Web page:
Tackling Air Traffic on Alaska's Glaciers Bush Pilots Grumble over a Law That Limits Glacier Landings. Similar Curbs to Address Overcrowding Are Being Tried at Other National Parks

Article excerpt

On any sunny summer day in this frontier town of 300, the only thing that drowns out the usual hum of mosquitoes is the sound of small planes buzzing overhead.

Anyone with a plane equipped for glacier landings and the proper skill can make the quick aerial hop to the glacial flanks of Mount McKinley and other peaks in Denali National Park. And many do. On busy days, some aviators complain, a few of the park's glaciers seem more like Chicago's O'Hare Airport than peaceful wilderness. And almost all of the eight carriers that make regular glacier landings in the park have experienced mishaps, like near-collisions and plane flips in sun-softened snow.

But this autumn, a new law may force more pilots to do what locals call the "Talkeetna hang" - sit around town. The code is Alaska's attempt to tackle a problem that resonates nationwide - overuse of America's parks.

As many parks begin charging entrance fees, and places like the Grand Canyon consider charging companies for flyovers, the law limiting the number of glacier landings appears to be the logical next step for Denali.

The idea, says J.D. Swed, chief ranger for Denali National Park's mountainous south district, is to figure out "what can we do now that prevents this place from becoming another Grand Canyon."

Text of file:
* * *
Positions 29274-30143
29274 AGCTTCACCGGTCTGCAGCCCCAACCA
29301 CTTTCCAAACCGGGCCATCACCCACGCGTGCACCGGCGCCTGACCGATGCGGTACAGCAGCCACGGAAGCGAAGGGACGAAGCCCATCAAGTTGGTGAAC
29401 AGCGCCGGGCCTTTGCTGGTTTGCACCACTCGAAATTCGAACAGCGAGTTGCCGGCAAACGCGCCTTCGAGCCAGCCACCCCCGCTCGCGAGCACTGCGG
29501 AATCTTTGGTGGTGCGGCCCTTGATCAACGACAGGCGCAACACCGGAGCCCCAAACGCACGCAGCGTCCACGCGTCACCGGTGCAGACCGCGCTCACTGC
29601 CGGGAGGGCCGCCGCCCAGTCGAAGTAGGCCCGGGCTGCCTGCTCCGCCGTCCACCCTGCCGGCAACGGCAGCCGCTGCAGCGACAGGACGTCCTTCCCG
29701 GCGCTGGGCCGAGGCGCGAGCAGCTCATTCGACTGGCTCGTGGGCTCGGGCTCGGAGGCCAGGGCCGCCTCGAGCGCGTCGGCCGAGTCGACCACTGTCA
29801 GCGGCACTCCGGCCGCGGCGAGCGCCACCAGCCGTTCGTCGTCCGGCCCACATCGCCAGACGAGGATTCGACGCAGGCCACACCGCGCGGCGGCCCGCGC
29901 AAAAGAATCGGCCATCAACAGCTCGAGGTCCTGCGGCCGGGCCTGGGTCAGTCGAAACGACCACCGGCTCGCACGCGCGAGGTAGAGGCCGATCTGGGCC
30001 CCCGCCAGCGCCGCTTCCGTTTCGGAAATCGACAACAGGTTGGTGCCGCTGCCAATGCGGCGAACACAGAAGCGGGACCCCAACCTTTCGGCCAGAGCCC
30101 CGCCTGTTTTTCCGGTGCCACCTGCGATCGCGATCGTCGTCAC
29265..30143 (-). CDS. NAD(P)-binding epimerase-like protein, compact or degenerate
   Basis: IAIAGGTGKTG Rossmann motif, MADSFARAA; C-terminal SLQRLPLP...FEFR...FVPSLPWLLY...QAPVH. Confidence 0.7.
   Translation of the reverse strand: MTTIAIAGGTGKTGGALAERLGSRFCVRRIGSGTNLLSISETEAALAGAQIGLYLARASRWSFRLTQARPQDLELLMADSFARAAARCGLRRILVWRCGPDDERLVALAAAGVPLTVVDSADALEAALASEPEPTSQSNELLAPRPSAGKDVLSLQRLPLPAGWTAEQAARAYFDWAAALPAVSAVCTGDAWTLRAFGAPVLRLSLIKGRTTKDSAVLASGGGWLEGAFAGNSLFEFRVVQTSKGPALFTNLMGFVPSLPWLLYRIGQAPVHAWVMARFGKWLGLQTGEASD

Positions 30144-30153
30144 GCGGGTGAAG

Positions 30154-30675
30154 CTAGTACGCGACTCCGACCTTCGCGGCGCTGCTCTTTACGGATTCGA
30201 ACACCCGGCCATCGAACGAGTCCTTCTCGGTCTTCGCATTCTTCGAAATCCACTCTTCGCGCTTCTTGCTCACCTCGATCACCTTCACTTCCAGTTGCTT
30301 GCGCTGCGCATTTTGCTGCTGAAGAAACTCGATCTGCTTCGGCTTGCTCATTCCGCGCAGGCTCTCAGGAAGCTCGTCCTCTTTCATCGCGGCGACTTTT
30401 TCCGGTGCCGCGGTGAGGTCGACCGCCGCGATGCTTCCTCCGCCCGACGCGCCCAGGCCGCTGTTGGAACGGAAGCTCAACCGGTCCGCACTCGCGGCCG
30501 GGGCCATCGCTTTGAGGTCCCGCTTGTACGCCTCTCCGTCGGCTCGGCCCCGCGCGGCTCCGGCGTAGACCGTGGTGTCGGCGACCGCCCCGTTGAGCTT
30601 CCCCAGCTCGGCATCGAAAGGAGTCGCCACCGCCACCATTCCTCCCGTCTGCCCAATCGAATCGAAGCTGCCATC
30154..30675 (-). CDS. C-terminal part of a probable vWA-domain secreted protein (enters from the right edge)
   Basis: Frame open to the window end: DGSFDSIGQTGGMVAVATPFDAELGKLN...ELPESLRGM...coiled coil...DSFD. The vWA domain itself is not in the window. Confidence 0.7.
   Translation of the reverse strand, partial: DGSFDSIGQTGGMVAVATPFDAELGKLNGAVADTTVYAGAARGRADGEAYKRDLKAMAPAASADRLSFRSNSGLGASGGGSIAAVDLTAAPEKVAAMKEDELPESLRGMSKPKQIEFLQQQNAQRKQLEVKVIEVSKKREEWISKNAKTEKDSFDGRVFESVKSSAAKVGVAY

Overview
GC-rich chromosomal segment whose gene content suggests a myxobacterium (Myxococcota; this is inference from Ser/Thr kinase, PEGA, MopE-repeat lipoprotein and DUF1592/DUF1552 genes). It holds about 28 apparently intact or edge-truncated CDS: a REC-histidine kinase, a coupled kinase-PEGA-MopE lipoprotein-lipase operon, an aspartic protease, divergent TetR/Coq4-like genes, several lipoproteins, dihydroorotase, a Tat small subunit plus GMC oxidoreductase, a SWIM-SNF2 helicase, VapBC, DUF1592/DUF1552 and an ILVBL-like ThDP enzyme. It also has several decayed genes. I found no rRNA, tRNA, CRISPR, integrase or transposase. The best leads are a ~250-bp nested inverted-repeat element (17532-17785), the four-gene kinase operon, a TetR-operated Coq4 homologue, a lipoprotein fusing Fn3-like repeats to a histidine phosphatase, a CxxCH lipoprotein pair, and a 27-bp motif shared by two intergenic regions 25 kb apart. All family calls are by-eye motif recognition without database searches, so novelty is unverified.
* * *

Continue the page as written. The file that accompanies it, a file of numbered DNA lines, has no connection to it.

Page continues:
Under federal law, the National Park Service may not restrict overflights of Denali or other national parks in Alaska, in part because aircraft provide most of the access to the wilds of Denali's trailless south district.

But the Park Service does have the right to limit glacier landings, Mr. Swed says.

The plan, which will go into effect in October, will grant concessions to air-taxi companies already landing on Denali's glaciers, possibly allocating landings between companies and specific sites. The particulars will be ironed out after it begins.

And while the law will be reevaluated after two years and either scrapped or extended, curbing an industry that was created by Alaska's legendary aviators in the 1950s and '60s may prove a testy process.

An un-American rule?

In Talkeetna, flying is a proud tradition that has more to do with fly-by-the-seat-of-your-pants barnstorming than auto pilot and in-flight meals. …


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